In other words, the free part is the core IDE plus a few features; the commercial edition adds a lot of value for most users.
CEO Sergey Dimitriev remarks:
Open source has become the mainstream, and we continue to embrace it as an exciting challenge. In brief, we’re not changing direction — we’re moving forward.
IDEA is an excellent and popular IDE and last time I looked I found it more productive and enjoyable to use than its obvious alternative, Eclipse. I imagine that IntelliJ is hoping to strengthen the community and availability of add-ons for IDEA, as well as attracting new users.
Although this is welcome news – and I’d encourage any Java developer to try the product – it would be interesting to know more about why JebBrains is taking this step. Borland’s JBuilder was once highly successful, until the free Eclipse offering eroded its market share. Seeing how important the add-on community was in Eclipse, Borland belatedly issued a free JBuilder and sought to make it an alternative IDE platform for third parties, but by then it was too late. JBuilder was discontinued and a new product of the same name appeared in its place, built on Eclipse; it is still available but is now a niche product. I’ve not got any up-to-date figures but I’d expect JBuilder’s market share to be tiny now.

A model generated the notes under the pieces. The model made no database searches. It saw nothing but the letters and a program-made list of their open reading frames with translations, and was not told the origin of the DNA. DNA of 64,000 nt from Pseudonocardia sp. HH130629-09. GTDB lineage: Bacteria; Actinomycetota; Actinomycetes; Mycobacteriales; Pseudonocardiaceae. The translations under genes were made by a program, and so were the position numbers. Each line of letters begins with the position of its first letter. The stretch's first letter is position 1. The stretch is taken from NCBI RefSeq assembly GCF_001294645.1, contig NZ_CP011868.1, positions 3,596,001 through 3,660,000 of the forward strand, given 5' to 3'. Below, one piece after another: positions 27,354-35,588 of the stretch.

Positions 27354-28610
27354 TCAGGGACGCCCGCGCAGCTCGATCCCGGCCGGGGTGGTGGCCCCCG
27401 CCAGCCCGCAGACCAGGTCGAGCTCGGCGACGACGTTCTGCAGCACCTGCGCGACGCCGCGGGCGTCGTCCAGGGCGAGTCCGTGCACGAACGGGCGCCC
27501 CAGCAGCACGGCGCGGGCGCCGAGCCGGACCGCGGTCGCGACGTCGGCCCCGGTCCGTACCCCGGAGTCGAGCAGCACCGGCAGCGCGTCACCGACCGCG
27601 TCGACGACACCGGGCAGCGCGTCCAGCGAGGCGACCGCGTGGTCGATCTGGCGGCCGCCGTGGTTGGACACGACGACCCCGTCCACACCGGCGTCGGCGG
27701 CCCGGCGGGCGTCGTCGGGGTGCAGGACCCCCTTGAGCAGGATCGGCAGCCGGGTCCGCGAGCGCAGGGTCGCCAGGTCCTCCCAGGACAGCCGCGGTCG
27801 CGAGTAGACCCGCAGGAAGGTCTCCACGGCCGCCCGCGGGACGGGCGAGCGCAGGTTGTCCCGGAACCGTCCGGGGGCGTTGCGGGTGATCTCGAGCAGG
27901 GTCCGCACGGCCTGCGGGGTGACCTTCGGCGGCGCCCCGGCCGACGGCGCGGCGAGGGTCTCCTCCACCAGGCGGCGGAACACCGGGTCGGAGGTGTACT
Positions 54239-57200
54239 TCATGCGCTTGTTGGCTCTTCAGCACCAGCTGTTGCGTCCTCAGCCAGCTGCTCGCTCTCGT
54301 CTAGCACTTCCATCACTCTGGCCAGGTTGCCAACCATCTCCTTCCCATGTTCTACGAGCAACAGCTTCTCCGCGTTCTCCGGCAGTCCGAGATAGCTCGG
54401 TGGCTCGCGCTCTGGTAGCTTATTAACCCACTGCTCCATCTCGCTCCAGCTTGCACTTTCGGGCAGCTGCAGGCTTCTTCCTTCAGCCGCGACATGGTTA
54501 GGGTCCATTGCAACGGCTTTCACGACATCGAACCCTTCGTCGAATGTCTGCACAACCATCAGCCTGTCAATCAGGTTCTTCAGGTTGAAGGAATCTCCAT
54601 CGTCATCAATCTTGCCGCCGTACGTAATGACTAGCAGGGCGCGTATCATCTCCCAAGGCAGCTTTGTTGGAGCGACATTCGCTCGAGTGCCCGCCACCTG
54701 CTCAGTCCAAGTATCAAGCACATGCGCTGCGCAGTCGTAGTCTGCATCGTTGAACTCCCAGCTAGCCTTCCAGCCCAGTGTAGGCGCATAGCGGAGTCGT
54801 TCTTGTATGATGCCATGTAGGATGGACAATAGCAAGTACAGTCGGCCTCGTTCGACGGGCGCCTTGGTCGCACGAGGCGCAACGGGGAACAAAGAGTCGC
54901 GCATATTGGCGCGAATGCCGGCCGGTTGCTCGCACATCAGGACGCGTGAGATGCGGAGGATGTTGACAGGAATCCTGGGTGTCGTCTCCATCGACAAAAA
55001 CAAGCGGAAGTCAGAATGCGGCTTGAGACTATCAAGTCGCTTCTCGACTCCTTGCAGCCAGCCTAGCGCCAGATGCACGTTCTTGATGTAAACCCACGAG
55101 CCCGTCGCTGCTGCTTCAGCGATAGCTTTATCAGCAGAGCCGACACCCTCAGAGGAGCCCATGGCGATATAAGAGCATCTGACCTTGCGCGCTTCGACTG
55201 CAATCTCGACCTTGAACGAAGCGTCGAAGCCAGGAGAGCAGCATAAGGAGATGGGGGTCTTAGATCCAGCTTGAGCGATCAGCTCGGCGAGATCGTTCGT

Unlike JBuilder, IDEA has remained popular despite Eclipse. Comments on stackoverflow, for example, show how well liked it is:
Eclipse was the first IDE to move me off of XEmacs. However, when my employer offered to buy me a Intellij IDEA license if I wanted one it only took 3 days with an evaluation copy to convince me to go for it.
It seems like so many small things are just nicer.
The problem is that the free Eclipse, or free NetBeans, or free Oracle JDeveloper, are good enough to get your work done, making it hard to compete; and I am not sure whether the addition of free IntelliJ IDEA to the list is a sign of strength or weakness.
My guess is that serious users will still want the commercial edition with its many additional features, so this may not be as radical a step as it first appears.